Pharmacists key to managing polypharmacy in elderly


dementia-friendly communities: older hand held by younger hands

Medication reconciliation service ranks highest out of 16 potential interventions

Polypharmacy, or the use of nine or more medicines, is highly prevalent in Australian residential aged care facilities and contributes a significant burden to residents, staff and the healthcare system.

Natali Jokanovic and colleagues from the pharmacy departments at Monash University and Alfred Hospital in Melbourne have worked on several studies covering polypharmacy in aged care facilities over the past few years.

The latest, published in Research in Social & Administrative Pharmacy, looks at interventions that could best help to manage the issue.

It has identified 16 potential interventions and ranked them in order of importance.

Pharmacist-led medication reconciliation service for new residents to residential aged care facilities ranked highest.

According to the study, evidence shows pharmacist-led medication reviews in the primary care setting results in significant reductions in the mean number of medications and drug-related problems.

“This suggests medication reconciliation should be performed soon after residents are admitted to the facilities. A complete medication list is a key initial step in the deprescribing process,” says Jokanovic.

Other highly ranked interventions in the study included the development of deprescribing scripts to assist clinician-resident discussion, and the development or revision of prescribing guidelines specific to older people with multimorbidity.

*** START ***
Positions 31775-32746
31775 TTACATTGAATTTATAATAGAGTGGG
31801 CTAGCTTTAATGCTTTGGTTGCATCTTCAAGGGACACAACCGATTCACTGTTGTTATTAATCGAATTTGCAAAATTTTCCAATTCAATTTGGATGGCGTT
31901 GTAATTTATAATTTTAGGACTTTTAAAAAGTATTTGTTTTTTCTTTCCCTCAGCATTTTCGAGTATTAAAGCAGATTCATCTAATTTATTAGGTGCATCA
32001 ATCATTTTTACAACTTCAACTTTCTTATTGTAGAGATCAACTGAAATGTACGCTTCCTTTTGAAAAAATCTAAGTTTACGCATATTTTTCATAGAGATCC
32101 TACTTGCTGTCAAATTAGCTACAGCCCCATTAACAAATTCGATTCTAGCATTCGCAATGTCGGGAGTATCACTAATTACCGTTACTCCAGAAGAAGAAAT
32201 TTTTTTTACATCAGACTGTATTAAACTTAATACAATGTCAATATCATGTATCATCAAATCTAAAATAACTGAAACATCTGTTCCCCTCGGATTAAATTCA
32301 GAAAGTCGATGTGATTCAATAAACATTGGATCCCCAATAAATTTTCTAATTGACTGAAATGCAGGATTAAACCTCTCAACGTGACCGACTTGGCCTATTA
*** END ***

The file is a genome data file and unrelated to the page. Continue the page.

“Clinical practice guidelines are currently disease-specific and rarely provide guidance for older people with multimorbidity in residential aged care facilities,” explains Jokanovic.

“Strict blood glucose or blood pressure control targets that are not specific to [this group] may contribute to polypharmacy.

Facility audits and feedback to staff and healthcare workers ranked second out of the potential 16 interventions, highlighting the need for educating staff on high-risk and/or highly prevalent medication.

Meanwhile, the implementation of electronic medication charts and records ranked fifth.

There are a variety of reasons the prevalence of polypharmacy in aged care facilities is high and increasing.

Jokanovic and colleagues found one of the top factors was increasing numbers of prescribers and the reluctance of particular prescribers to discontinue a medicine commenced by another prescriber.

There has also been greater recognition and pharmacological management of pain in the elderly. The prevalence of pain among residents in aged care facilities is reportedly as high as 80% in some facilities.

For more information:

Prioritizing interventions to address polypharmacy in Australian aged care facilities

Why is polypharmacy increasing in aged care facilities? The views of Australian health care professionals.

Prevalence and Factors Associated With Polypharmacy in Long-Term Care Facilities: A Systematic Review

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